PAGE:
Five costly onboarding mistakes to avoid

Hiring a new employee can be an exciting time for both you and your new team member. With significant time and money invested in building a good employment brand to attract the right person in, it only makes sense to give them a great onboarding experience. A good onboarding experience ensures they have access to the training, resources and support they need to flourish in their new role and stay for the long term.

Though unfortunately for many businesses, in their rush to get back to business as usual, they skip necessary steps and make costly onboarding mistakes. These mistakes leave new employees disillusioned, isolated and questioning if they made the right decision.

To ensure you don’t fall into the same trap, here are five costly onboarding mistakes to avoid.

1. Starting the onboarding process on the first day

The first day on the job can be overwhelming enough for a new employee without having to add pages of paperwork into the mix! To make your onboarding faster and more enjoyable consider starting it before they come to work.

How might you ask? Consider putting together an onboarding pack that includes any paperwork they need to complete, outlines their first day and introduces some of the team they will meet.

2. Not establishing clear roles and responsibilities

A lack of clarity around roles, responsibilities and who to report to can cause confusion for new employees, and ultimately affect their productivity, performance and job satisfaction.

It is important to ensure new employees have a clear understanding of their role and what tasks to prioritise, are thoroughly trained, have the processes to back them up and know who to go to should they have questions or need assistance.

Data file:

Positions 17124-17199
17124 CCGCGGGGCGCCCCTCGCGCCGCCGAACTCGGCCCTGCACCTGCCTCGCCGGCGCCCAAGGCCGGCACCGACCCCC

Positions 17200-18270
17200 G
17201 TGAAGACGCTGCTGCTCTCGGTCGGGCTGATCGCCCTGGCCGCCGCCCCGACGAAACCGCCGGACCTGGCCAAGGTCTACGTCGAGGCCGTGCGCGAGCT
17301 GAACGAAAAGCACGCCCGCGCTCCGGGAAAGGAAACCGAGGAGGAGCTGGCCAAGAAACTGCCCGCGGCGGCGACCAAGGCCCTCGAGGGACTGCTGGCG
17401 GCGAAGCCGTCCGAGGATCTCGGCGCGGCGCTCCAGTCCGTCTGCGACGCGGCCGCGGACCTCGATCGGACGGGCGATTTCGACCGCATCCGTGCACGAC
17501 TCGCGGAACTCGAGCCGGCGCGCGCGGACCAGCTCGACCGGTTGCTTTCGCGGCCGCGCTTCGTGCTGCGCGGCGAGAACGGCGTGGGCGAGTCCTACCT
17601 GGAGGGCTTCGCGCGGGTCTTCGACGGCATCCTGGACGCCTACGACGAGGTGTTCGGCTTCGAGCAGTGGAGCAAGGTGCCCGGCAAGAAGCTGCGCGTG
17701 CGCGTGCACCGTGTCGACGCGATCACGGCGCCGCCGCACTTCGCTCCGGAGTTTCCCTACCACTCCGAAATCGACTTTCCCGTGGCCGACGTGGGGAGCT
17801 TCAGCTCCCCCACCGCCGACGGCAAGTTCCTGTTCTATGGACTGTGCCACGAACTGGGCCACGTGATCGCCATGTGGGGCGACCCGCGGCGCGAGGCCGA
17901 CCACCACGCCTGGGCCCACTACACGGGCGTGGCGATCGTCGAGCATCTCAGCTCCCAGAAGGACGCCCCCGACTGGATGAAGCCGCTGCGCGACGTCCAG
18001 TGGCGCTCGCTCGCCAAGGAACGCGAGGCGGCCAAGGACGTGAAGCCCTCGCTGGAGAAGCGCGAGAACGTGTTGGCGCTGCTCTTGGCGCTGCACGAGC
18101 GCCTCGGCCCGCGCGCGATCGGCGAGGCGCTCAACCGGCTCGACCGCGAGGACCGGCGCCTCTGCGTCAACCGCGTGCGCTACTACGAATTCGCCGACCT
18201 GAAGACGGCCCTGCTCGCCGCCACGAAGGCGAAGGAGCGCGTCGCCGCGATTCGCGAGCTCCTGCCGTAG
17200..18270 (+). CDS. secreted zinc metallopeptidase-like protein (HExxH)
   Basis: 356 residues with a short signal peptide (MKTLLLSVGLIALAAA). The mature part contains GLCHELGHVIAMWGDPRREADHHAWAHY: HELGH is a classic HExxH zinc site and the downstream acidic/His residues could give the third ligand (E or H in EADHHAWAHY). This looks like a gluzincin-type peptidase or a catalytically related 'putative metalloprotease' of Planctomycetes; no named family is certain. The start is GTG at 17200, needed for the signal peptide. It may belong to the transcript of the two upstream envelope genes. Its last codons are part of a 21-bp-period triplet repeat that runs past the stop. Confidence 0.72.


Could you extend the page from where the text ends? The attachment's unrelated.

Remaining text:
3. Neglecting the onboarding experience all together

As tempting as it can be to train new employees and get them working as quickly as possible (particularly during high periods of growth), don’t overlook the importance of a good onboarding experience.

You want new employees to be happy, excited and confident about working for your organisation. Think about what you can do to make their first experience with you a great one and show them they are already a valued member of the team. A good example of this is giving them a new employee welcome pack filled with handy information (FAQ’s, who’s who in your team, your organisation’s purpose and vision, etc.) and unique or interesting gifts to help them on their journey.

4. Not training in culture

It is also important to get new employees to buy-in to your culture. While their skills and experience might be the right fit for the job, you need to make sure that they are the right fit for your organisation. This induction into your culture will help them to feel as though they ‘belong’ faster and that they have more in common with your other employees. It will also give them a sense of purpose that can fuel productivity.

Keep in mind your new employee won’t remember everyone they have shaken hands with on the first day. To help them, make a list of the team for them to connect with on LinkedIn and organise one-on-one meetings or lunches with the key people they will be working with to help them to get to know each person better.

5. Stopping the onboarding process after the first day

A lot of organisations make the mistake of thinking that onboarding is over after the first day. But the truth is onboarding can take up to six months for a new employee to settle in.

Think of onboarding as an ongoing process and take into consideration what your new employee will need in the days, weeks and months to come to help increase their confidence, productivity and loyalty to your organisation.

Need help with the onboarding process to ensure your new employees are effective and confident from the very beginning in their new role? Call Turning Point Partners today on 1300 278 345.

Views: 1908

Add a Comment

You need to be a member of HR Daily Community to add comments!

Join HR Daily Community

© 2021   Created by Jo Knox.   Powered by

Badges  |  Report an Issue  |  Terms of Service